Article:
Representatives of two major Swiss financial institutions have welcomed the decision by the United States Federal Reserve to reduce key interest rates by half a percent. They say the Swiss economy will probably not suffer as a result.This content was published on January 4, 2001 - 20:59
The Swiss markets backed this positive analysis, with the Zurich Swiss Exchange's SMI closing on Thursday down just 2.1 points at 8116.8, a drop of only 0.03 per cent on Wednesday's closing figure.
The chief economist at UBS Warburg, Klaus Wellershoff, told swissinfo on Thursday that the Federal Reserve decision clearly demonstrated concern about the slowing down of the American economy.
It was a positive sign, he said, although it still remained to be seen if financial markets responded sufficiently to generate the same optimism that existed before last year's slump.
Walter Metzler, the head of financial market analysis at Credit Suisse, echoed the sentiment. But he said the half a percent cut was probably not enough.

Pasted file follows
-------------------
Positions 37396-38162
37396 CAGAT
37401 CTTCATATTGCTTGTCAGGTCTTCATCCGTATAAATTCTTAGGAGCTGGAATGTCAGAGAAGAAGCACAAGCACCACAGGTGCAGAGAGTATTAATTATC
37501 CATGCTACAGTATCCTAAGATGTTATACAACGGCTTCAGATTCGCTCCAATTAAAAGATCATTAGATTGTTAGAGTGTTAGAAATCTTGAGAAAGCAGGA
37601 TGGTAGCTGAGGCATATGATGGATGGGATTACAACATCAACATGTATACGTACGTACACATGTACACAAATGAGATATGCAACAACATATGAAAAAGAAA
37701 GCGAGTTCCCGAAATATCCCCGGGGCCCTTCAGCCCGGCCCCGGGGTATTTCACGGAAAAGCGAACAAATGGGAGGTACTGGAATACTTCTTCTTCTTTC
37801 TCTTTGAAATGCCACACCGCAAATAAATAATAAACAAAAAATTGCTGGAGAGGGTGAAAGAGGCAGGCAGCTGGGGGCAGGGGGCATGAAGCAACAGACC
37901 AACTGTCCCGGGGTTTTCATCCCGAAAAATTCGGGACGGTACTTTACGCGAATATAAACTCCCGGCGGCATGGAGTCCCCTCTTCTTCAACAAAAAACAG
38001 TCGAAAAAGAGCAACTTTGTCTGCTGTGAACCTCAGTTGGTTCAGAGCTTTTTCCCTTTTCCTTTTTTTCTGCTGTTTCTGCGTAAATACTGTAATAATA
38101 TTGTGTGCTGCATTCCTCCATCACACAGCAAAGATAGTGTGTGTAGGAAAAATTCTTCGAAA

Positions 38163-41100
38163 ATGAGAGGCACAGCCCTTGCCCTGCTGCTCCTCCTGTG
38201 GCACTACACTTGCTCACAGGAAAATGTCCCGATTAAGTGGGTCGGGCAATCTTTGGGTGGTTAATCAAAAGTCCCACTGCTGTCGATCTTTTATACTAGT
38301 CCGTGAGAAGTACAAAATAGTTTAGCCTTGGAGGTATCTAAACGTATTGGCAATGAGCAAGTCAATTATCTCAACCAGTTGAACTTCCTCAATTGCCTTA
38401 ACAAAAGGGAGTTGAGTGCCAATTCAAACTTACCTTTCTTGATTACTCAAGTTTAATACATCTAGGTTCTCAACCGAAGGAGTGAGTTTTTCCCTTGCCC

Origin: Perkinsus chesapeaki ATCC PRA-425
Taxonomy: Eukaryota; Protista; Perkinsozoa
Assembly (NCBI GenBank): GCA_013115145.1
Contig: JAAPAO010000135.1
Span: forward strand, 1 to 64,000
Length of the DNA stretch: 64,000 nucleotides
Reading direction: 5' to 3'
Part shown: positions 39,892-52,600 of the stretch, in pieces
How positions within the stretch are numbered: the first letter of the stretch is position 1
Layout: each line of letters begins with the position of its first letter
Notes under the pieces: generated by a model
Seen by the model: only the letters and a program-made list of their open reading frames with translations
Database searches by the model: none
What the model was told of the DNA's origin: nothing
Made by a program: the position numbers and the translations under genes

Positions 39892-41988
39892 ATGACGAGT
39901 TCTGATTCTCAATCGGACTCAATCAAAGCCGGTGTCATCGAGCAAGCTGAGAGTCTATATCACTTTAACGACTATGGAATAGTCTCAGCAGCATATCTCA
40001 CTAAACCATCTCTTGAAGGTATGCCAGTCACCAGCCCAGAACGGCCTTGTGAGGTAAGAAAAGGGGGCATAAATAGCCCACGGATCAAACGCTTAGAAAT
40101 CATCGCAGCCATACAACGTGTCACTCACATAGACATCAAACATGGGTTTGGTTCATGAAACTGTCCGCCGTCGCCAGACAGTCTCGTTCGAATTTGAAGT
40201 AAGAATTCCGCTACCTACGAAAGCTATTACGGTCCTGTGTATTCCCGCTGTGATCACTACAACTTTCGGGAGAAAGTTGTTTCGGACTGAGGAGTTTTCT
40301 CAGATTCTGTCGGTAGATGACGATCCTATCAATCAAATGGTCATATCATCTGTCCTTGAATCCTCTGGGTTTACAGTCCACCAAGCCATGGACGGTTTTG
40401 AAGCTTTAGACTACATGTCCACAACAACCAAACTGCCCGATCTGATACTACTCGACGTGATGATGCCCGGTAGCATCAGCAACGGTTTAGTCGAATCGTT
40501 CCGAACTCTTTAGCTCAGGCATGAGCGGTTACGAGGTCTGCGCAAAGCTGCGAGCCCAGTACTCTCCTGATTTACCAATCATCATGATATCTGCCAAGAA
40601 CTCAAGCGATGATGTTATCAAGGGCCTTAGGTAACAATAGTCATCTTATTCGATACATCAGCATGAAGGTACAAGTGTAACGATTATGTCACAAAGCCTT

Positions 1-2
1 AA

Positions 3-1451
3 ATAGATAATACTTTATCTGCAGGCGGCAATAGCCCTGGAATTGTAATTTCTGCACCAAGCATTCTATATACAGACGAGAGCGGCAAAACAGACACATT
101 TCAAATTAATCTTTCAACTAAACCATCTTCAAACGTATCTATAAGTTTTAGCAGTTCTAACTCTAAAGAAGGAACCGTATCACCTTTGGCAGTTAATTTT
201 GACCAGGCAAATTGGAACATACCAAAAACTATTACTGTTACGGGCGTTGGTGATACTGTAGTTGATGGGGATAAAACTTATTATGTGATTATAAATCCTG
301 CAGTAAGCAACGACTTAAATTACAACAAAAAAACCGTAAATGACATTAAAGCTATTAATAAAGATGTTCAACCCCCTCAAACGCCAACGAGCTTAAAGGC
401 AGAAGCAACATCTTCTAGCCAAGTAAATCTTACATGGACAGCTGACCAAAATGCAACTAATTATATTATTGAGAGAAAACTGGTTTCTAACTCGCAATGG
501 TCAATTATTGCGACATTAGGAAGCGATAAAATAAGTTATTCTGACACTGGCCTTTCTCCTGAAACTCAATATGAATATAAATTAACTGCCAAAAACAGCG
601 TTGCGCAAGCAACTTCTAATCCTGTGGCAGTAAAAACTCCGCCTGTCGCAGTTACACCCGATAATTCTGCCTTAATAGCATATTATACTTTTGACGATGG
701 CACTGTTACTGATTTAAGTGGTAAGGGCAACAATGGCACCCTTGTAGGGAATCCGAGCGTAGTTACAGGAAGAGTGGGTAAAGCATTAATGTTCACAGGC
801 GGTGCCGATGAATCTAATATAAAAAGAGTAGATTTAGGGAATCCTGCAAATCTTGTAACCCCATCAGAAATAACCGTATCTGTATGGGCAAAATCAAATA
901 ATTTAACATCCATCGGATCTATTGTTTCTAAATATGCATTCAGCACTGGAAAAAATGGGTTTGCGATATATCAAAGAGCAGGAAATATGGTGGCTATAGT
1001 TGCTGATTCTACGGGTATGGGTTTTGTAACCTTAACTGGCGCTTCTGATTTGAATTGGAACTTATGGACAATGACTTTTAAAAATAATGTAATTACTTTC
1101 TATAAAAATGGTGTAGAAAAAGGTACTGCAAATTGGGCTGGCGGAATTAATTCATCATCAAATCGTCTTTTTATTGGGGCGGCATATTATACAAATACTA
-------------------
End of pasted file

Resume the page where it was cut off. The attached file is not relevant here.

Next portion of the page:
Metzler said the rate cut was unlikely to have a negative impact on the Swiss economy.
"Export demand will not crash and will therefore not drag the Swiss economy down. Of course, the Swiss franc has appreciated significantly against the US dollar but we don't think the overall effect will be that negative."
The growth outlook for Europe, which is Switzerland's main trading partner, is still bright, said Metzler. He added that this was probably the main reason why the European Central Bank(ECB) and other central banks would probably not follow the American lead immediately.
"Until recently the euro was very weak and if interest rates were lowered in Europe there is a risk that the euro would decline again. The ECB will probably wait for the euro to stabilize and only if it were to appreciate much more would the ECB feel right about relaxing monetary conditions."
by Paul Sufrin